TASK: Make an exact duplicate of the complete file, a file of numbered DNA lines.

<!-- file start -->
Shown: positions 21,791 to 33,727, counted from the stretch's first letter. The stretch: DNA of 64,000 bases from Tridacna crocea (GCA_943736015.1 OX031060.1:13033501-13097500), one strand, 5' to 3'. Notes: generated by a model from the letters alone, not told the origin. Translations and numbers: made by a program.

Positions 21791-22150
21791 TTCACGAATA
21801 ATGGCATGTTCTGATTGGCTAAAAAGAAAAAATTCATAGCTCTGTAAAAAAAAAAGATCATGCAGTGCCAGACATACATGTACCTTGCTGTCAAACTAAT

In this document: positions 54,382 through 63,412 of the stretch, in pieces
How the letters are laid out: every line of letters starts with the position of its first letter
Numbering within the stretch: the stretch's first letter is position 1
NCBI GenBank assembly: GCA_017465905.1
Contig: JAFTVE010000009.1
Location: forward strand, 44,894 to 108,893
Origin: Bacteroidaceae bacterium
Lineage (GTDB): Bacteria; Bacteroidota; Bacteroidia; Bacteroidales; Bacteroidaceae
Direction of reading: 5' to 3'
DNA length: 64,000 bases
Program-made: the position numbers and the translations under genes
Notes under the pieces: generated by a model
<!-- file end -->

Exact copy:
Shown: positions 21,791 to 33,727, counted from the stretch's first letter. The stretch: DNA of 64,000 bases from Tridacna crocea (GCA_943736015.1 OX031060.1:13033501-13097500), one strand, 5' to 3'. Notes: generated by a model from the letters alone, not told the origin. Translations and numbers: made by a program.

Positions 21791-22150
21791 TTCACGAATA
21801 ATGGCATGTTCTGATTGGCTAAAAAGAAAAAATTCATAGCTCTGTAAAAAAAAAAGATCATGCAGTGCCAGACATACATGTACCTTGCTGTCAAACTAAT

In this document: positions 54,382 through 63,412 of the stretch, in pieces
How the letters are laid out: every line of letters starts with the position of its first letter
Numbering within the stretch: the stretch's first letter is position 1
NCBI GenBank assembly: GCA_017465905.1
Contig: JAFTVE010000009.1
Location: forward strand, 44,894 to 108,893
Origin: Bacteroidaceae bacterium
Lineage (GTDB): Bacteria; Bacteroidota; Bacteroidia; Bacteroidales; Bacteroidaceae
Direction of reading: 5' to 3'
DNA length: 64,000 bases
Program-made: the position numbers and the translations under genes
Notes under the pieces: generated by a model